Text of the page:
Archive for September, 2012

After getting married, not only did I change my name, but I also went about changing my marital status on any forms or accounts that I was already updating.

I knew that the change would come into play once we filed our 2012 taxes, but I didn’t figure on seeing any changes before that.

Enter Geico.

I’ve had car insurance with Geico for more than 2 years now, and I’ve always been happy enough with the monthly cost. I mean, sure, who doesn’t want to pay less? But my rates were comparable to those of friends, and it was certainly doable on my budget.

Then I changed my marital status, and Geico changed their rates. To $20 less a month!

Now, let me assure you that I recognize that $20 is not a huge amount of money. Even over the course of the year, it’s not the same type of savings that we’d get if we, say, cut out cable. But it’s not really the $20 that got me.

It’s the fact that the discount happened after I noted that I was married.

Does being married make me a more responsible driver? Does it make me less likely to speed or get into accidents?

Does it make other drivers less likely to hit me? I’m pretty sure there aren’t any drivers out there who start to gun it through a red light, see me in my Ford Focus, and think, “Shoot, I better be more careful. She looks married.

I wonder, however, if they (Geico) are banking on a stereotype. Maybe they assume that because I’m married, I’m likely to drive less because my husband is likely to drive more. And if that’s the reasoning, they’re about 2 years behind schedule.

It’s true that I drive less, but I’ve been doing that since Husband was boyfriend, for one very simple reason: he doesn’t like my driving.

He doesn’t like my tendency to go with the flow of traffic, when traffic is flowing perhaps slightly faster than the posted limit.

He doesn’t like my tendency to take yellow lights for what they are – a warning that the light is about to change, so you better move quickly if you want to make it.

He doesn’t like my tendency to leave anything less than two car lengths between me and slowpoke in front of me.

And because I don’t like constant reminders of our different driving styles, I cede the driver’s seat.

I haven’t been keeping stats, but there are probably fewer disagreements in the car when he’s driving, as opposed to when I am. We probably also reach our destination anywhere from 30 to 45 minutes later.

So there you have it, Geico. If your plan was to reward me for driving less, then you’re a little behind the times.

But if you want to knock even more off that monthly rate, I’ll let Husband drive 100% of the time, instead of just 99%.

And I’ll make sure we leave at least a half hour earlier than planned.

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In the weeks leading up to the half-marathon (which was yesterday), I ran 9 times. Of those runs, only two were 6 miles or more – not even half of a half-marathon.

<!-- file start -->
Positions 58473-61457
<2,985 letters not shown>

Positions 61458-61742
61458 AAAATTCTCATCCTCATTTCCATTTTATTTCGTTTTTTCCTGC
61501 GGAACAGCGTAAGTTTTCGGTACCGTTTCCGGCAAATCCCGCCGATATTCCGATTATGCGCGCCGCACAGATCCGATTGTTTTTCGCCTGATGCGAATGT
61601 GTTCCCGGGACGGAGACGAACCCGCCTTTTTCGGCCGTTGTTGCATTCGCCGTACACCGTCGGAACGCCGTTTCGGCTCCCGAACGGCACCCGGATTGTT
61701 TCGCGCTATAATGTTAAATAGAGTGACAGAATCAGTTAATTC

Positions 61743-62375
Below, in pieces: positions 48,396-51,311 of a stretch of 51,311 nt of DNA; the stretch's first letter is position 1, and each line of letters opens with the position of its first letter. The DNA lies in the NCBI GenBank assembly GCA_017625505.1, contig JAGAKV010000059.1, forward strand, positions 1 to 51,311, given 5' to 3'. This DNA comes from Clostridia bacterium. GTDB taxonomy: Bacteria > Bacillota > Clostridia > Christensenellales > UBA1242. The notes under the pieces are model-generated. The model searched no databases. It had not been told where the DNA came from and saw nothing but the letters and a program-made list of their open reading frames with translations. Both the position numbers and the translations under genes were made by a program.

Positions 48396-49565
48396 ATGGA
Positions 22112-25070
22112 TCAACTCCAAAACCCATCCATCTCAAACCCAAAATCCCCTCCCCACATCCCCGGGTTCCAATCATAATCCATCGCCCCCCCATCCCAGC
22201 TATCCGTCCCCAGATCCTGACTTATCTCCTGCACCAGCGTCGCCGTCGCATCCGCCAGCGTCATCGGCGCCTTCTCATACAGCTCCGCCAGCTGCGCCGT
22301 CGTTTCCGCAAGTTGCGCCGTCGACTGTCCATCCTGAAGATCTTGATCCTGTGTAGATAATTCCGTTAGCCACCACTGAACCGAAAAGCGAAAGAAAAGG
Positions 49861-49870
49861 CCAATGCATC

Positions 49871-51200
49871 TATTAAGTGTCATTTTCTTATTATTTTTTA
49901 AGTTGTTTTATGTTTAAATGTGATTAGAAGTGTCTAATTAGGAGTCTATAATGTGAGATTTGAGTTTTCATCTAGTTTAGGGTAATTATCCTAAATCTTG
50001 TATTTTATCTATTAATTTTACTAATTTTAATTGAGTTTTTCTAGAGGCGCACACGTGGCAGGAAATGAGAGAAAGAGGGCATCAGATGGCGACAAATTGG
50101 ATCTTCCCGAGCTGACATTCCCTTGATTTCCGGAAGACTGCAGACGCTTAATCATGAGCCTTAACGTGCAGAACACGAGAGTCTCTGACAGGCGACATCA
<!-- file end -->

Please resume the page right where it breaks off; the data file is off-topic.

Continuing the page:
I basically did everything wrong when preparing for this race.

But still I thought that maybe, just maybe, I could beat my old time of 2:06:50. (Even though my pseudo-secret goal – before lack-of-training was obvious – was under 2 hours.)

So I suited up – complete with a pace band, to keep me on track – and thanked God for yesterday morning’s absolutely perfect running weather.

A recent injury kept Husband on the sidelines, but he biked around the course, looking for (and usually finding) me at certain mile markers. It became a game for me. I knew that the next time I saw him I’d be x% done with the course.

Nothing like a good math problem to distract from how tired your body is.

I was afraid that I’d started off too fast. Afraid that I hadn’t paced myself properly (even with the pace band on my wrist, spelling it out for me). I was afraid that I’d crash before hitting the finish line.

And I could have. Except for two things:

  1. I knew that Husband was waiting at the finish line for me.
  2. I could see from Guillermo that, if I could stay steady, I would achieve my secret goal – by a lot.

So I stayed steady and sprinted the last stretch.

And when I crossed the finish line – finding Husband immediately – Guillermo showed me that it was totally worth it, reading 1:53:58.

At the finish line – I really was happy, but the smile doesn’t quite make it to my eyes because I was about to fall over.

I beat my previous PR by more than 10 minutes, and I came in well under 2 hours.

As I wobbled over to the food and water, Husband was there to hold me up and tell me how proud he was. As well as (understandably) slightly surprised.

You hardly trained for that! You really are a slave to the weather.

He’s right. If there had been any humidity yesterday, I would have been a goner.

But there wasn’t.